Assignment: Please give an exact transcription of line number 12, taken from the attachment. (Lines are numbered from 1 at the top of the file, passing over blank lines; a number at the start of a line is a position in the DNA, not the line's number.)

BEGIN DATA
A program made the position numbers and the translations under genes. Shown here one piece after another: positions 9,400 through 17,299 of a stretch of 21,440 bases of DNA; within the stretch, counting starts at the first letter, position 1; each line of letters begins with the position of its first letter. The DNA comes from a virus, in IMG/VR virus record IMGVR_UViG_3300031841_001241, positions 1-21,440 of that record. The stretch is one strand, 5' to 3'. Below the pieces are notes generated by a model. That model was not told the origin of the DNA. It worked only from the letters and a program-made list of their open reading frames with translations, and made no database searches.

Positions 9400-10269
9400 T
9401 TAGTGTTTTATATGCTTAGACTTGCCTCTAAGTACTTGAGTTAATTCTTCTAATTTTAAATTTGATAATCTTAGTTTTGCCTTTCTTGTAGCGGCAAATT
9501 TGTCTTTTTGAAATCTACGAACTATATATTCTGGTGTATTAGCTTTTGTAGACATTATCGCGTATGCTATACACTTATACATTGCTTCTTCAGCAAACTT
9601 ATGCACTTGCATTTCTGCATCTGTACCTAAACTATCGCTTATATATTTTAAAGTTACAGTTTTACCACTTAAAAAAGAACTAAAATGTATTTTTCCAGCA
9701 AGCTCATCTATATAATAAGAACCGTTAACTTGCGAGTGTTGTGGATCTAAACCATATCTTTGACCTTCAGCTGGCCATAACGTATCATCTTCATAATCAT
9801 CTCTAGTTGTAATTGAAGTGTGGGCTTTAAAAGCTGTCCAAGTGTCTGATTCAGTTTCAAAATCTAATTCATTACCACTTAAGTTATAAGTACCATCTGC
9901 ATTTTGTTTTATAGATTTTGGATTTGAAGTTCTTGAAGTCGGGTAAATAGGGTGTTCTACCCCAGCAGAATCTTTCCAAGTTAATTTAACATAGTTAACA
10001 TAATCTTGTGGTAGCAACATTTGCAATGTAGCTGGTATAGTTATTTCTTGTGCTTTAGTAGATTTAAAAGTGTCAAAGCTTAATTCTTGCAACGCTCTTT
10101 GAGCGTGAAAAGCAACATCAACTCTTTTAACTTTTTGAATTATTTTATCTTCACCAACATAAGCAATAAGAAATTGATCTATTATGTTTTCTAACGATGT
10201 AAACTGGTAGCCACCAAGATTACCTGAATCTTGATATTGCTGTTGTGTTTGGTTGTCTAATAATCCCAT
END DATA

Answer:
10201 AAACTGGTAGCCACCAAGATTACCTGAATCTTGATATTGCTGTTGTGTTTGGTTGTCTAATAATCCCAT